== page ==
A class-action lawsuit on behalf of disgruntled shareholders has been launched against US powersports manufacturer Polaris in the US District Court of Minnesota by Pomerantz LLP, a legal firm specialising in pursuit of such claims, reports BDN financial editor Roger Willis.
This seeks to extract damages from Polaris for violations of the US Securities Exchange Act, relating to profit forecasts between January and September 2016. Unresolved technical issues with its best-selling RZR side-by-side ATV range, which have led to a series of recalls, are behind the action.
Polaris first recalled some RZR products in July 2015, citing a possible fire hazard. Three further recalls took place in October 2015, December 2015 and April 2016, without successfully fixing what transpired to be a turbo overheating problem. More than 160,000 RZR vehicles were affected.
However, the company continued to assure investors that it expected full-year 2016 net profit to represent at least $6.00 per share. A press release in January 2016 said guidance was between $6.20 and $6.80. Subsequent quarterly results unveiled in April repeated this estimate. And then half-yearly figures published in July only narrowed the guidance to $6.00 to $6.30.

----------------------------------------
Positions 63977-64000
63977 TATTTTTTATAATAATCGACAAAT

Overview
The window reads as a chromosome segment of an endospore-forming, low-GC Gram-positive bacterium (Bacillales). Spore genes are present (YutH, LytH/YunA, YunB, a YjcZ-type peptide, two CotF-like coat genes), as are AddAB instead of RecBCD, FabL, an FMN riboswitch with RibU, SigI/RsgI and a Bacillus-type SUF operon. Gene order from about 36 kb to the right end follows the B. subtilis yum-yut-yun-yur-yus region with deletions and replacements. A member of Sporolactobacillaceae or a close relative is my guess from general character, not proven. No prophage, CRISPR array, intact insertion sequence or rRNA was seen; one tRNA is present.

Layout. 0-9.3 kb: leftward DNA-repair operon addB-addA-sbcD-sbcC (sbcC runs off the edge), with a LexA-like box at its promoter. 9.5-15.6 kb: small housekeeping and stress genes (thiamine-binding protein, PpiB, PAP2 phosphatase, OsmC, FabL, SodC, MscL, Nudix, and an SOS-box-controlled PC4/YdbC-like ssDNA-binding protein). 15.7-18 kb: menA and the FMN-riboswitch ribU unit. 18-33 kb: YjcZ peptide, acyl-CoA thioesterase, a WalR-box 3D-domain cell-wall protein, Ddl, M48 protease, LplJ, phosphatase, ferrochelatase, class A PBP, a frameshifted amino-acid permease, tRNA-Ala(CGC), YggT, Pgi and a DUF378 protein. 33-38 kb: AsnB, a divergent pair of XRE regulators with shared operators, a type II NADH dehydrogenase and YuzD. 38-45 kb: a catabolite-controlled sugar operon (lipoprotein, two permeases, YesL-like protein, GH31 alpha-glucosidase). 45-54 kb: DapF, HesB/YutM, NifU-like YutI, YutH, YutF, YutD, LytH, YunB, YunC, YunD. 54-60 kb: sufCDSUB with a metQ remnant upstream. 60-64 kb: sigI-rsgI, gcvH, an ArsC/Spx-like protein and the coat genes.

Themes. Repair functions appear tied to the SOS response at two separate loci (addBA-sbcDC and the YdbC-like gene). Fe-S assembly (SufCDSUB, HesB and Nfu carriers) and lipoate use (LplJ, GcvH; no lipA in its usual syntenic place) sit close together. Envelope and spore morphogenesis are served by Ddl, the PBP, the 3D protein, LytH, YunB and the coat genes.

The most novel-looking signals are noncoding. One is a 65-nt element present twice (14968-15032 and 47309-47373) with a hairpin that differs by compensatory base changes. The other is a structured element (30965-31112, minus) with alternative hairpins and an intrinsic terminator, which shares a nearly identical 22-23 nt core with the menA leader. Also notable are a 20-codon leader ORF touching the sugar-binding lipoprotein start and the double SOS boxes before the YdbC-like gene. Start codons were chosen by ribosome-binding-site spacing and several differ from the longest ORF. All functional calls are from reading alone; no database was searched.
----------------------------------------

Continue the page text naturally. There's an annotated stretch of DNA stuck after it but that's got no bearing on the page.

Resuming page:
But in early September, Polaris suddenly slashed its full-year earnings forecast by almost half to $3.30 to $3.80 per share, a month before third-quarter financial results were due. Justification was that the company had been unable to “sufficiently validate the initially identified RZR turbo recall repair, necessitating a more complex and expensive solution”. As reported in BDN’s weekly online motorcycle industry share price guide, Polaris stock plummeted by 12.8% following this profit-downgrade announcement.
Pomerantz lawyers are alleging that Polaris must have been aware of a potentially deleterious outcome and therefore made false or deliberately misleading statements as to the bottom-line impact.